arduino loop time

Hi all,

I have an arduino code and I assume it outputs 250 no of samples for 1 sec. How can I ensure that arduino code runs for 1s and outputs 250 samples. Pls help.

Samples? Please explain as if we don’t already know what you are talking about.

Perhaps you should post your code between tags.

reva23:
Hi all,

I have an arduino code and I assume it outputs 250 no of samples for 1 sec. How can I ensure that arduino code runs for 1s and outputs 250 samples. Pls help.

It would help if you posted the code. (As Chris also suggested.) It needs to be placed between code tags using the </> button in the “Reply” window. (Not necessarily visible in the “Quick Reply” window, depending on your settings.)

You could use ‘millis()’-based timing to take a sample every 4mS, increment a counter after each reading, then wrap it in an ‘if’ statement that only takes a sample if the counter is less than 250.

reva23:
Hi all,

I have an arduino code and I assume it outputs 250 no of samples for 1 sec. How can I ensure that arduino code runs for 1s and outputs 250 samples. Pls help.

Your sampling method could make 250 Hz data impossible, but that is very unlikely.

250 samples / second = 1 sample every 4 milliseconds. Lot of time, 64000000 cpu cycles in 4 ms.

Use the Blink Without Delay technique to get and report a sample every 4 ms instead of blinking a led slow enough to see it blink.

Do you wonder what the Blink Without Delay technique is?

And how exactly exact does the timing of the reads need to be?

reva23:
I have an arduino code and I assume it outputs 250 no of samples for 1 sec. How can I ensure that arduino code runs for 1s and outputs 250 samples. Pls help.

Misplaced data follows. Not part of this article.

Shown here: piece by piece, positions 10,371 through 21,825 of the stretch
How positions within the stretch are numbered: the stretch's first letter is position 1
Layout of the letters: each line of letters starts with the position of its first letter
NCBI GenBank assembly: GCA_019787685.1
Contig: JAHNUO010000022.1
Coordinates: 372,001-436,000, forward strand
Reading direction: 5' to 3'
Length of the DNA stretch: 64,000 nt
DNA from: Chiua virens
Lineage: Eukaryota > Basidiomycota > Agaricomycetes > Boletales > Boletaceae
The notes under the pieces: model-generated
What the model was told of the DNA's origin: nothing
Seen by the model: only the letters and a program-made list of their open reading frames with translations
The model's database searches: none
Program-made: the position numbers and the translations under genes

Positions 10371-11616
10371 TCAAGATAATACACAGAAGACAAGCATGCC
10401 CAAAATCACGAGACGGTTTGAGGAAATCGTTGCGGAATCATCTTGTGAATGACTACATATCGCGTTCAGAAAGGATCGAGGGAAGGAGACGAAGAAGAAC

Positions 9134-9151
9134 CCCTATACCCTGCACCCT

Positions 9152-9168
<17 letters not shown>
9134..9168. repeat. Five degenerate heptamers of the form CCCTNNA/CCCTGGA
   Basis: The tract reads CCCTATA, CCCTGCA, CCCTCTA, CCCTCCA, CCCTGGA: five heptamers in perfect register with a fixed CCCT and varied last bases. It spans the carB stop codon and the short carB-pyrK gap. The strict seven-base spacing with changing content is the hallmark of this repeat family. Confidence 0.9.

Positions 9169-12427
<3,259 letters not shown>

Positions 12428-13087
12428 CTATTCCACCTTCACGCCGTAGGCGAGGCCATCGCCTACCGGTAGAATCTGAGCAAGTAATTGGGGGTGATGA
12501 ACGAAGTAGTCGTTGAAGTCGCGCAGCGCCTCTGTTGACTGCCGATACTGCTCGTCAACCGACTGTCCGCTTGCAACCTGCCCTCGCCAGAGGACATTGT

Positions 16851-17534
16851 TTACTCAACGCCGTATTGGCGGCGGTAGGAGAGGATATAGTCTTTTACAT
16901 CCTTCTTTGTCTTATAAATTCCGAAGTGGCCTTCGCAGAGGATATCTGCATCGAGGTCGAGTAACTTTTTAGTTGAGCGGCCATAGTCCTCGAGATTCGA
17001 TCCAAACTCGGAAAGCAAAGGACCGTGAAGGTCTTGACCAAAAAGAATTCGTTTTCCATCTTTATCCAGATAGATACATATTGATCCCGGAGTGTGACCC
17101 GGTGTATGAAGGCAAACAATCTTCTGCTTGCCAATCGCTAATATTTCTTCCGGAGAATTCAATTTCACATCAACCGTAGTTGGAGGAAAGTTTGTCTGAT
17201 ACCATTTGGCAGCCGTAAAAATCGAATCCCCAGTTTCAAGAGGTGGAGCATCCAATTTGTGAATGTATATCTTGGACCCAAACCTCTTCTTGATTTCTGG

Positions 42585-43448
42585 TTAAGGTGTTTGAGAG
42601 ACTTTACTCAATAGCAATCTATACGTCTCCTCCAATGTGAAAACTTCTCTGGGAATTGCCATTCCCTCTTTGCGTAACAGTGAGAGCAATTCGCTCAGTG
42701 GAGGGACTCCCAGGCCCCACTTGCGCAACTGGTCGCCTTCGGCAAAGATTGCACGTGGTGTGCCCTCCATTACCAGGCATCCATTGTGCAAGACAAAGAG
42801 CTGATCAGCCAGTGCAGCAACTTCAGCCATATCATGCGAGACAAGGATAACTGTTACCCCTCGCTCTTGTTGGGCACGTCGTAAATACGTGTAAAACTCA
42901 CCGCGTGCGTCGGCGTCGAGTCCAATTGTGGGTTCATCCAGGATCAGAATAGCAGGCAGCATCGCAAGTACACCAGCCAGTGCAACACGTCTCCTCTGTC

The bottleneck of your application might be either "sampling fast enough" or "sending to output fast enough".

You make sure by debugging your application and watch how fast everything actually is.

So what?

You could check the timing like this

void setup() {
  pinMode(LED_BUILTIN, OUTPUT);
  Serial.begin(115200);
  Serial.println(F("Loop Timing"));
}

void loop() {
  static unsigned long lastSecond;
  static unsigned long loopsPerSecond;
  unsigned long topLoop = millis();
  loopsPerSecond++;

  //

  if (topLoop - lastSecond > 1000) {
    lastSecond = topLoop;
    Serial.print(loopsPerSecond);
    Serial.print(F(" lps "));
    unsigned long nanosPerLoop = 1000000000L / loopsPerSecond;
    Serial.print(nanosPerLoop);
    Serial.print(F(" nS "));
    Serial.print(nanosPerLoop / 65);
    Serial.println(F(" cycles"));
    loopsPerSecond = 0;
    digitalWrite(LED_BUILTIN, !digitalRead(LED_BUILTIN));
  }
}
    Serial.print(nanosPerLoop);
    Serial.print(F(" ns "));

Fixed that for you.
Nanosiemens (nS) is a unit of conductivity, not a unit of time.

oqibidipo:

    Serial.print(nanosPerLoop);

Serial.print(F(" ns "));



Fixed that for you.
Nanosiemens (nS) is a unit of conductivity, not a unit of time.

Wow, that will help the OT a lot more than my code.

I just had to let the steam out at some point... Really aggravating to see this all over from people who should know better.

Yes, totally off topic.

reva23:
I have an arduino code ...

We, however, do not (have your code).

How to use this forum

Please use code tags.

Read this before posting a programming question

Is this your code?

Attached is the code

_112.ino (391 Bytes)

reva23:
Attached is the code

Don’t attach it, post it inside code tags like this:

....code

Short code like yours, posted inside a message, can be.

byte pin1 = A0;
int val1 = 0;
unsigned long looptime = 0;
int loops = 0;
unsigned long start, finished, elapsed;

void setup(){
  Serial.begin(9600);
}

void loop()
{
  unsigned long currentMillis = millis();

  for ( int i=0; i <250; i++)
  {
    val1 = analogRead(pin1);
    Serial.println(val1);
  }
  if(currentMillis - looptime >= 1000)
  {
    looptime = looptime +1000;
    loops++;
    delay(500);
  }
}
for ( int i=0; i <250; i++)
  {
    val1 = analogRead(pin1);
    Serial.println(val1);
  }

Doing 250 Serial prints, in one second at 9600 baud, is probably not feasible.

At 1.04 µs per byte (1 / 960), and assuming you are outputting 4 digits plus cr/lf, I estimate that 250 of them will take 1.563 seconds.

oqibidipo:
Fixed that for you.
Nanosiemens (nS) is a unit of conductivity, not a unit of time.

I used to do that, but after being told off on another forum, got it right. :slight_smile:

Also, remember that 1000 is "k" and not "K", however a million is "M" (not "m"). Kind of confusing.

After all, in computing we try to be precise.